Wholesale customer account management in B2B retail

Benjamin Allen, Associate Consultant at HSO, takes a look at the challenges wholesale customer account management poses to many retailers and explains how the combination of Dynamics 365 functionality and HSO’s Business Platform can transform this often arduous process into an automated systematic approach.

Wholesale customer account management poses many challenges to retailers. The creation of wholesale customer accounts for B2B requires the collaboration of multiple departments from across the business; including sales, wholesale, customer service and finance. These departments operate together through an onboarding process which requires multiple updates and the passing of information. At each stage, action is required from relevant personnel, and if this process is manually managed through emails or phone calls it leaves much room for error.

Retailers can overcome this challenge by using a combination of Microsoft Dynamics 365 for Operations functionality, such as ‘case management’, ‘templates’ and ‘alerts’, which will assist with the passing of information between departments. In addition to this, HSO’s Business Platform provides ‘blocking reasons’ and ‘business rules’ functionality to ensure that the correct business practice is adopted.This blog will outline a typical wholesale customer account management scenario to highlight the benefits offered by this functionality.

A salesman has found a new customer and initiated the onboarding process by taking the customer order. Firstly, the customer account must be created in Dynamics 365 which allows for sales order generation. Using a predefined ‘template’ the salesman can quickly get past the account creation process and proceed with taking the order.

The order is placed by a German customer, so in this case, the salesman can select the German template to allow for the customer form to be populated with predefined data, such as the appropriate tax rate or customer language. Auto filling certain fields within the customer form prevents user mistakes and speeds up the account creation process. The sales order is then created for the customer to place demand.

Via ‘business rules’ which provide a status on the account, an ‘alert’ flag is configured to inform the finance team of a new account. ‘Business rules’ can be set in a sequence of steps to mimic a business process, so in our example, the next stage of the process is to set the status to ‘awaiting credit check’. ‘Business rules’ also drive data input, so until the required information is completed on the account, finance are unable to progress the account through to the next stage.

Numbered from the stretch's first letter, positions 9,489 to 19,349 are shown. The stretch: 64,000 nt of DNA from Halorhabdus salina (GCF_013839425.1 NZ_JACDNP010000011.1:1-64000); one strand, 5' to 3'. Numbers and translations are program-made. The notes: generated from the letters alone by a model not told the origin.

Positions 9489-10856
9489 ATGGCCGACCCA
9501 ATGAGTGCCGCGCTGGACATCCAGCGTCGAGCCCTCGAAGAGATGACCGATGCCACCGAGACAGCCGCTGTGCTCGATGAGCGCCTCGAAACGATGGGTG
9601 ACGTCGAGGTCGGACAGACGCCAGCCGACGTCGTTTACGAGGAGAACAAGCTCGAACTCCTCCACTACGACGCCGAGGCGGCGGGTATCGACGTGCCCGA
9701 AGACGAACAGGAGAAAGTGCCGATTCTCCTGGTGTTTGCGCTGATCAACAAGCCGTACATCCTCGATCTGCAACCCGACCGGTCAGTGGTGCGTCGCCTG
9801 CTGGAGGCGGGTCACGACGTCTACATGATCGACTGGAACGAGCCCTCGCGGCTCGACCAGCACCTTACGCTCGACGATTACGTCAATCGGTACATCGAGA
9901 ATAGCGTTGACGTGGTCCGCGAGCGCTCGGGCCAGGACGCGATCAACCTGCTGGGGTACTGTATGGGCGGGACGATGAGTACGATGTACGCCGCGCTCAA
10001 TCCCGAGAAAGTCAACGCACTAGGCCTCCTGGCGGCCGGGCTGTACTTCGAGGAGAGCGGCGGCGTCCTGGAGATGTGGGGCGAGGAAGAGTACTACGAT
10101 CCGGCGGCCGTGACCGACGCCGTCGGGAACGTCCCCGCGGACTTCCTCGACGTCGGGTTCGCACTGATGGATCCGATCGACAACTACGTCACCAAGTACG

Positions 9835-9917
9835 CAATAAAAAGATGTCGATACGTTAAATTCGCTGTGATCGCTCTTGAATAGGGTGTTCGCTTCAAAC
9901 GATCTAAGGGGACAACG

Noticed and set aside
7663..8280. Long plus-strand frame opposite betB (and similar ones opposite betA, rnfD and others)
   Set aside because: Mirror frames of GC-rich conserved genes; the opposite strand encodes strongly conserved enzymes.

While processing, an automated ‘blocking reason’ is set on the customer to prevent the sales order from being dispatched until the credit check is deemed correct. Following the acceptance of the credit check, the ‘blocking reason’ can be lifted to allow for the sales order to be processed.

Note: Sales orders can be blocked at many stages in an outbound process such as; 'order generation', 'allocation', 'sending a pick', 'picking stock' or 'dispatch'.

Once the account has been signed off by finance, it is passed on to the customer service team for review. At this stage, all the required information has been entered and the ‘business rule’ is changed to ‘customer service review’.

Note: Business rules are fully configurable allowing for as many rules as required to be defined. They also host further functionality than what is being described in this guide such as security and roles integration.

Additional information is added to the customer account such as address details and contact information. A member of the customer service team notices that an incorrect email address has been entered and using ‘case management’ raises a case to update the account with the correct email address and assigns this to the salesman’s user ID. The ‘alter’ displays a notification on the salesman’s account who then promptly updates the customer account with the correct information. The status of the account can now be moved to ‘active’. Further management of ‘business rules’ can be used to block and unblock customer accounts in multiple ways. Status loops allow for a user to cycle from an ‘active’ account to a blocked account at any time following the creation of the account.

The above example highlights some of the challenges faced by retailers who rely on a manual management of this process, in the absence of ‘blocking’ functionality sales orders can be processed and sent to customers bypassing the credit check stage. Accounts may be created with incorrect or missing data, creating problems at a later stage for other departments.

The combination of Dynamics 365 functionality and HSO’s Business Platform allows for this somewhat arduous paper or email based process to be replaced by an automated systematic approach which ensures that the correct information is passed on and the right employees can be alerted to new or changed information.


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